LT hosts vaping info meeting for community


Ron Melka speaks about the carcinogens in vape and all of the dangers and risks they pose to students (Makovic/LION).

Diane Makovic, Copy editor

The SC PAC was filled with parents from around the LT community on Nov. 6. About half of the seats were filled at 7 p.m. to hear a presentation called The Truth about Vaping, put on by the Parent Community Network, The Coalition for Drug Free Lyons Township, and Rosecrance Health Network, an organization that provides adults and adolescents with comprehensive addiction services.

“There’s a lot of you here,” Matthew Quinn, Rosecrance Health Network Community Relations Coordinator said, commenting on the number of parents at the event. “We had an event one year ago. There are more of you here now than there were at the event last year. I think that speaks to what we are dealing with here. I think a lot of you are here because maybe you’ve been getting questions from your kids. Your kids are trying this and you don’t know what to tell them.”

The 90-minute event consisted of a slide show presentation followed by 30 minutes of questions. The presentation attempted to educate parents on the dangers of vaping and how to communicate with their teenagers.

In a separate room, the Rosecrance Health Network set up “Hidden in Plain Sight”- a model of a teenager’s bedroom to show where vaping devices and supplies can be hidden. This supplementary display provided attendees with a hands-on model to show how easy it is to hide substances among everyday items.

“The goal of this presentation was to spread awareness and reach out to parents,” Principal Brian Waterman said. “With the release of the [Illinois Youth Survey,] it was perfect timing to educate parents on the dangers.”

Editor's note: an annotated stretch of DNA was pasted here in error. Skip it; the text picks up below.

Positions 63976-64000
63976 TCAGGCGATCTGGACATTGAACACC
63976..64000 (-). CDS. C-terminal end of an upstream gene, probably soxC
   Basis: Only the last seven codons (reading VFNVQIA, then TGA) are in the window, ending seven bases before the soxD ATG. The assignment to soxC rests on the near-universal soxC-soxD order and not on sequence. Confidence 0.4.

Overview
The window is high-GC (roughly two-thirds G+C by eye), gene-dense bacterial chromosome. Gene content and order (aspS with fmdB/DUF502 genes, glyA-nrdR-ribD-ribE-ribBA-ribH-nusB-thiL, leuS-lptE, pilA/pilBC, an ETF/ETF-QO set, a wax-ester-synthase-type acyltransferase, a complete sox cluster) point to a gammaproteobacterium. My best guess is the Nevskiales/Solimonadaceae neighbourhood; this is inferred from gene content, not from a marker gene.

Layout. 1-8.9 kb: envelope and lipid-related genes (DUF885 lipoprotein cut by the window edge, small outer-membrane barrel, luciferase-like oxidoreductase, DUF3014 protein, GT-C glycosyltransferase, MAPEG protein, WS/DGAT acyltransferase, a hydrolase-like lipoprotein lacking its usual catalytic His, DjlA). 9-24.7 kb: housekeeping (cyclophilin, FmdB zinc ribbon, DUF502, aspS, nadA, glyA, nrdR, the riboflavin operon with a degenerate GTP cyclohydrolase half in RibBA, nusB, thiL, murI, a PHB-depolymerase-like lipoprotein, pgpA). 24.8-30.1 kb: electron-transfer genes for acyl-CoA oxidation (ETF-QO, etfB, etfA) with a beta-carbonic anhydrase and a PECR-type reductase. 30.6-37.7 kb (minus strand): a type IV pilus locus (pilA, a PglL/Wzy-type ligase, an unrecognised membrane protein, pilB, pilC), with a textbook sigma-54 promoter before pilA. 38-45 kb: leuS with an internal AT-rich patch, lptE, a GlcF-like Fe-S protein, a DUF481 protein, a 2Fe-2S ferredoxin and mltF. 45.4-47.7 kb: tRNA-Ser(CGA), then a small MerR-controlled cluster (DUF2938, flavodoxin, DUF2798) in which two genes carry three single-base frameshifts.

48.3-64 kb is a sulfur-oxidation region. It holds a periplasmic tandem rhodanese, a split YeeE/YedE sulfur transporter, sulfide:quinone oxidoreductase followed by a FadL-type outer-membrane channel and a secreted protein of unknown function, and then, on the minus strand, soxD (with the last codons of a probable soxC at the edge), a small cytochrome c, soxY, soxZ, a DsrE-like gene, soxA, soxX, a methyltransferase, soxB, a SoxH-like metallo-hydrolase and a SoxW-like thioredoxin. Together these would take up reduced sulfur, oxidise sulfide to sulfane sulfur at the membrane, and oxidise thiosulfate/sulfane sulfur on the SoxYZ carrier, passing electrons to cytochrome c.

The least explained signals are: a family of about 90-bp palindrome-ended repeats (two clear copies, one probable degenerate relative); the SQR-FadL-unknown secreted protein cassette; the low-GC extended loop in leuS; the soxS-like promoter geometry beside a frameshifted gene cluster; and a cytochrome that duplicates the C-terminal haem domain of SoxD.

There has been a big jump in vape users, a trend that is not being seen with other drugs, Quinn said. Of the students who used e-cigarettes for the first time ever in the past year, 24 percent had used them in 2018, compared to only 13 percent in 2016. These survey results came from the Illinois Youth Survey in 2018, in which 3,800 LT students participated, Director of Curriculum and Instruction Scott Eggerding said.

There were fifty-four student incidents related to vaping by the end of quarter one this school year, as opposed to 19 at the end of quarter one last year, Waterman said.

“For vaping, student use vaping frequently or very little,” Eggerding said. “[There is] almost no in-between. For our seniors, 30 percent of the students who vaped had vaped more than 20 times in the previous year. That’s not the case of many other drugs.”

Part of the presentation focused on the effect vaping has on teenagers’ brains and the misconceptions behind it. Before the brain is fully developed, it develops in the areas where it gets rewarded. If students start to get high frequently, then their brains start to expand when they get high and shuts down other areas because it feels good, Ron Melka, Executive Director of Lyons Township Mental Health Commission, said. They will not focus their energies as much on developing other areas, and those areas will be pruned and shrink.

Vaping devices are not regulated by the FDA, Melka said. They contain chemicals that are similar to traditional cigarettes, including many carcinogens.

“Do you think as many kids would be doing it if it was called aerosoling?” Quinn said. “I can understand why kids would think [vaping] was harmless just based on that term. It used to be ‘e-cigarette’ for years, and I wish it still was because to me an e-cigarette sounds closer to what is actually being inhaled than vapor. That’s a huge part of this problem— the fact that kids are falling for that and thinking that what they are inhaling is just flavored humidifier air.”

This year LT added a new education component to its drug code. Students who are caught vaping must attend two one-hour sessions on the dangers of vaping.

“We don’t believe that we can do just one thing or one event,” Waterman said. “It’s the combination of things that creates a cumulative effect. From assemblies to posters to our health curriculum and the efforts in student services, put all of it together and you get an impact. We believe that this parent event is one more tool in the toolbox.”

To see a complete live recording of the event, go to LTTV’s youtube page (LTTVonline). Read about the Illinois Youth Survey at